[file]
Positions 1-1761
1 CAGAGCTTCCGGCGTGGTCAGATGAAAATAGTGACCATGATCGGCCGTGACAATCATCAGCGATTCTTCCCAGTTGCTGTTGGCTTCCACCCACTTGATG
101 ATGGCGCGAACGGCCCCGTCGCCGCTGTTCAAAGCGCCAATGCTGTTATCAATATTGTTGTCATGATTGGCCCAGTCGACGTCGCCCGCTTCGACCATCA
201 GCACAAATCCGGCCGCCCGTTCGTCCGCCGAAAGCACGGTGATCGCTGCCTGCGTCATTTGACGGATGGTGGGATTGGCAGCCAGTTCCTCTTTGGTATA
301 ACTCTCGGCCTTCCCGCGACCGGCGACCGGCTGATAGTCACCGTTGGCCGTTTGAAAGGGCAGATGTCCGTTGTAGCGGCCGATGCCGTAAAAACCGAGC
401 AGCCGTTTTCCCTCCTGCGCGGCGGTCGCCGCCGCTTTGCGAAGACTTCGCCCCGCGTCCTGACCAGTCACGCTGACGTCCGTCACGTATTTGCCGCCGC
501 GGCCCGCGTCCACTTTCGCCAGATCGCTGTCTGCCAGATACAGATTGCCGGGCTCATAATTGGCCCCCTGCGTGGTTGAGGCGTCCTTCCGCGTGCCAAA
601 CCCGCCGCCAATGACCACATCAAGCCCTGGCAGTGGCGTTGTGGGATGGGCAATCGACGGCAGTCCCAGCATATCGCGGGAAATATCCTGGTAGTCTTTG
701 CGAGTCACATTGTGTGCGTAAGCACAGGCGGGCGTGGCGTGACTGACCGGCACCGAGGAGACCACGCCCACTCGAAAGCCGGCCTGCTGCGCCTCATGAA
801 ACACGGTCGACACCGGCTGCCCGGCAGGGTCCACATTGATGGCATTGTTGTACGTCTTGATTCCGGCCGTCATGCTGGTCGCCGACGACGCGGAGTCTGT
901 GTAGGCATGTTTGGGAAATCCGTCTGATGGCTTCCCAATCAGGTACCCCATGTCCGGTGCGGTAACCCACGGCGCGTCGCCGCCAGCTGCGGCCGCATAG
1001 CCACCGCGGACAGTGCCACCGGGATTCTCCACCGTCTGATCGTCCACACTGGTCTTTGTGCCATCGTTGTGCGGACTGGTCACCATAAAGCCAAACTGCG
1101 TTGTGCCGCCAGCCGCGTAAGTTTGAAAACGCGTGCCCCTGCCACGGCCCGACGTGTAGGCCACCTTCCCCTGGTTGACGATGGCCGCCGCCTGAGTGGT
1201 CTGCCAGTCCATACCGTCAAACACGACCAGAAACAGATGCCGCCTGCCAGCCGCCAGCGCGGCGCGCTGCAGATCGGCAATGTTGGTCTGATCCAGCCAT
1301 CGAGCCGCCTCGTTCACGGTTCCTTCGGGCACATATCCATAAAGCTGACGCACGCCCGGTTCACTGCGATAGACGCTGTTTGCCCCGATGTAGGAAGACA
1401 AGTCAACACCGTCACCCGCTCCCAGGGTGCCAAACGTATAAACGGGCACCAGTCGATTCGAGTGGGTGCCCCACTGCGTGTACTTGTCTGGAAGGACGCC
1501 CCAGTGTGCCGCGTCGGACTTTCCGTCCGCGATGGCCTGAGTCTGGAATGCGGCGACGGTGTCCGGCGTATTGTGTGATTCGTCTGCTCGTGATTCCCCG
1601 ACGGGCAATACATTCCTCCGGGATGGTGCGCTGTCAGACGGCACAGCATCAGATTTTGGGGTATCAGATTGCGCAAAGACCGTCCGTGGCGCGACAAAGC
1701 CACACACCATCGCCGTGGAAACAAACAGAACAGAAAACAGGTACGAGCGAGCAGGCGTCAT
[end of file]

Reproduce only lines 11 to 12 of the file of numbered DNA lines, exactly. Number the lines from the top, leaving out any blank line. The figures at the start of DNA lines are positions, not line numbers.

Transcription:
901 GTAGGCATGTTTGGGAAATCCGTCTGATGGCTTCCCAATCAGGTACCCCATGTCCGGTGCGGTAACCCACGGCGCGTCGCCGCCAGCTGCGGCCGCATAG
1001 CCACCGCGGACAGTGCCACCGGGATTCTCCACCGTCTGATCGTCCACACTGGTCTTTGTGCCATCGTTGTGCGGACTGGTCACCATAAAGCCAAACTGCG